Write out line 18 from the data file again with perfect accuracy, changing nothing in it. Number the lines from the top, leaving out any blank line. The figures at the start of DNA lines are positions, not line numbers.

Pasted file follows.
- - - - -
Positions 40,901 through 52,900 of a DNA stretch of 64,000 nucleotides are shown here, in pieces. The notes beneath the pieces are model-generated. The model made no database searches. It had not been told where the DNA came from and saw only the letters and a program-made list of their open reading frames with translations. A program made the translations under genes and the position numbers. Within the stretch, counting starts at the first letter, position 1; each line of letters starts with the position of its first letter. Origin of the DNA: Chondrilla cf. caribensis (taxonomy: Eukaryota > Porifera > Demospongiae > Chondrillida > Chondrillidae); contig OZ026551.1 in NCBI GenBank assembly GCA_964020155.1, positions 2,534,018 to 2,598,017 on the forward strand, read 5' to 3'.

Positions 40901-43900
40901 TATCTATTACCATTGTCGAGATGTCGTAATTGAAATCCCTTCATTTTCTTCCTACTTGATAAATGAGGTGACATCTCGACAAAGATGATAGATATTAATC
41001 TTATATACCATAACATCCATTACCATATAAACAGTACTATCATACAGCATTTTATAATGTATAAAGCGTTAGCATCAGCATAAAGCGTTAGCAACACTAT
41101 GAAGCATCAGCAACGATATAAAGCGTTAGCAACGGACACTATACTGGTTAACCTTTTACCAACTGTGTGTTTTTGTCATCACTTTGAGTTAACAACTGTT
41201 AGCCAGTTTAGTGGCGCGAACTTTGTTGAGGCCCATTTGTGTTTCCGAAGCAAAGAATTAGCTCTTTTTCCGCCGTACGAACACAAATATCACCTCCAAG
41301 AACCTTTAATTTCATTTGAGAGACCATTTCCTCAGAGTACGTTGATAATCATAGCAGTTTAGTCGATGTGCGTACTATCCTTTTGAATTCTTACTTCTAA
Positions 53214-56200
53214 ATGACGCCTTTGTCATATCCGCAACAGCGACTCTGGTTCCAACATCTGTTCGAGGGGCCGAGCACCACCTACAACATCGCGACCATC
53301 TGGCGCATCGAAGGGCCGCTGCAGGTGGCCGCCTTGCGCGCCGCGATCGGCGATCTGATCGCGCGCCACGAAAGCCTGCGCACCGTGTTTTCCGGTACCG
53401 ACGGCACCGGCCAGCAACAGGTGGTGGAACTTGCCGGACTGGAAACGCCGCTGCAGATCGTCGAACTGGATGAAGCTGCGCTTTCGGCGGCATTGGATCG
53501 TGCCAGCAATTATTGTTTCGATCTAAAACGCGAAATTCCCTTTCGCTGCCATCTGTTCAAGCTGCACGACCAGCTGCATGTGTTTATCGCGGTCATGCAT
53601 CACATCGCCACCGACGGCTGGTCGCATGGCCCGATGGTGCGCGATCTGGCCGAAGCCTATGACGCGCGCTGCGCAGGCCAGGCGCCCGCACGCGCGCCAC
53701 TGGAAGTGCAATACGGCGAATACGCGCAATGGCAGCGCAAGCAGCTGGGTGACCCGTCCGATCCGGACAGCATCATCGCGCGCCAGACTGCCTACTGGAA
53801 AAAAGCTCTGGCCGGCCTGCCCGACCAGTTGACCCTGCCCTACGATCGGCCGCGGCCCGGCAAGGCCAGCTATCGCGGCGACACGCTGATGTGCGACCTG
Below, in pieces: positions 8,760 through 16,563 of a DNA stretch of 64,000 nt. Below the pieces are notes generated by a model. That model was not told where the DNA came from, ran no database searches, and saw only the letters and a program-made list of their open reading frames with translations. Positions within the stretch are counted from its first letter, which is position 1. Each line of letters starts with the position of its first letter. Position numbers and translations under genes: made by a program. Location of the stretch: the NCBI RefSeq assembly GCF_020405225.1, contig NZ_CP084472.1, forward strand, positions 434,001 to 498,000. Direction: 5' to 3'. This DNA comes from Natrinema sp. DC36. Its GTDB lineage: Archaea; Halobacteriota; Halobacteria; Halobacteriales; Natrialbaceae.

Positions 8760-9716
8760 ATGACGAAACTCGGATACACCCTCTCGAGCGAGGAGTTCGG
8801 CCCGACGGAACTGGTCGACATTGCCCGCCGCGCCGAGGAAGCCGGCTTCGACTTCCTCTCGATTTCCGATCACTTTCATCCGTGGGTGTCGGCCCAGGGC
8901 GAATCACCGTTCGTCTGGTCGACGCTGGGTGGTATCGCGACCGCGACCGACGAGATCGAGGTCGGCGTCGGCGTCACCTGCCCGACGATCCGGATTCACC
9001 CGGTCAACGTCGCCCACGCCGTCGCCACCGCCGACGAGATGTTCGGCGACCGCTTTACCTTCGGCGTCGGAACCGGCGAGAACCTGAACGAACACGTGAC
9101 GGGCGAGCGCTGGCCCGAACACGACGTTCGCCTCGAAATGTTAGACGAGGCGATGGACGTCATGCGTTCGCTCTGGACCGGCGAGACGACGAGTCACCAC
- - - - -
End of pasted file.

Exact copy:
8760 ATGACGAAACTCGGATACACCCTCTCGAGCGAGGAGTTCGG